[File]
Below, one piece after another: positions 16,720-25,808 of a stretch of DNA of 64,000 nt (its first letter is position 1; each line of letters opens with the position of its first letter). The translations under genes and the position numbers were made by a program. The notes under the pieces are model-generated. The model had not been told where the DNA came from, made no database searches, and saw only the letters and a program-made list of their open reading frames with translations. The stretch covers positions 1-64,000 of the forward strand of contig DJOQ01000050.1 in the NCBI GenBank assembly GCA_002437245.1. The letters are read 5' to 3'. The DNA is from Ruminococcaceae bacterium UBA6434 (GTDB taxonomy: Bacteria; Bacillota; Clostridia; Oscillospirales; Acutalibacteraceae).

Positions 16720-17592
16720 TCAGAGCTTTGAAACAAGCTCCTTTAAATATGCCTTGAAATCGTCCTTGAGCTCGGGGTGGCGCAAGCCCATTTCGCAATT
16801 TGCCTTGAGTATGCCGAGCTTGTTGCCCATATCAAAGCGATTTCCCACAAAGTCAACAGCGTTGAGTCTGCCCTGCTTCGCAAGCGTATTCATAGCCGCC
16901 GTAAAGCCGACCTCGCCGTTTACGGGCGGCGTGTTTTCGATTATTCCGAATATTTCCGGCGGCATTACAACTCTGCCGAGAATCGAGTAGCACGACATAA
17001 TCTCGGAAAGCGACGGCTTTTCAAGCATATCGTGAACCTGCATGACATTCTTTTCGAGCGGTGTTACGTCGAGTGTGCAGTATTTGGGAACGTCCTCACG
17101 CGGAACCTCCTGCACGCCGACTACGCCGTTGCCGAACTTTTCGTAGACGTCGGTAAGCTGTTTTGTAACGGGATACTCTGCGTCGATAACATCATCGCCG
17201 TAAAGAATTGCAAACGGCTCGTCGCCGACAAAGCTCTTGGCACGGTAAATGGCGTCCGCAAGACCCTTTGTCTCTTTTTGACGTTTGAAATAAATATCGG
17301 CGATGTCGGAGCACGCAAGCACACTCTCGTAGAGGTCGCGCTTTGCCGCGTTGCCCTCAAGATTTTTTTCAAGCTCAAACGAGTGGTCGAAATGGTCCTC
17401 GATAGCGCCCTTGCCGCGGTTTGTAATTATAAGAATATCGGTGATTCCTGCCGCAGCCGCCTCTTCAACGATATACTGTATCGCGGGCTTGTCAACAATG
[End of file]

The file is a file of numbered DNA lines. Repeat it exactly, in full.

Below, one piece after another: positions 16,720-25,808 of a stretch of DNA of 64,000 nt (its first letter is position 1; each line of letters opens with the position of its first letter). The translations under genes and the position numbers were made by a program. The notes under the pieces are model-generated. The model had not been told where the DNA came from, made no database searches, and saw only the letters and a program-made list of their open reading frames with translations. The stretch covers positions 1-64,000 of the forward strand of contig DJOQ01000050.1 in the NCBI GenBank assembly GCA_002437245.1. The letters are read 5' to 3'. The DNA is from Ruminococcaceae bacterium UBA6434 (GTDB taxonomy: Bacteria; Bacillota; Clostridia; Oscillospirales; Acutalibacteraceae).

Positions 16720-17592
16720 TCAGAGCTTTGAAACAAGCTCCTTTAAATATGCCTTGAAATCGTCCTTGAGCTCGGGGTGGCGCAAGCCCATTTCGCAATT
16801 TGCCTTGAGTATGCCGAGCTTGTTGCCCATATCAAAGCGATTTCCCACAAAGTCAACAGCGTTGAGTCTGCCCTGCTTCGCAAGCGTATTCATAGCCGCC
16901 GTAAAGCCGACCTCGCCGTTTACGGGCGGCGTGTTTTCGATTATTCCGAATATTTCCGGCGGCATTACAACTCTGCCGAGAATCGAGTAGCACGACATAA
17001 TCTCGGAAAGCGACGGCTTTTCAAGCATATCGTGAACCTGCATGACATTCTTTTCGAGCGGTGTTACGTCGAGTGTGCAGTATTTGGGAACGTCCTCACG
17101 CGGAACCTCCTGCACGCCGACTACGCCGTTGCCGAACTTTTCGTAGACGTCGGTAAGCTGTTTTGTAACGGGATACTCTGCGTCGATAACATCATCGCCG
17201 TAAAGAATTGCAAACGGCTCGTCGCCGACAAAGCTCTTGGCACGGTAAATGGCGTCCGCAAGACCCTTTGTCTCTTTTTGACGTTTGAAATAAATATCGG
17301 CGATGTCGGAGCACGCAAGCACACTCTCGTAGAGGTCGCGCTTTGCCGCGTTGCCCTCAAGATTTTTTTCAAGCTCAAACGAGTGGTCGAAATGGTCCTC
17401 GATAGCGCCCTTGCCGCGGTTTGTAATTATAAGAATATCGGTGATTCCTGCCGCAGCCGCCTCTTCAACGATATACTGTATCGCGGGCTTGTCAACAATG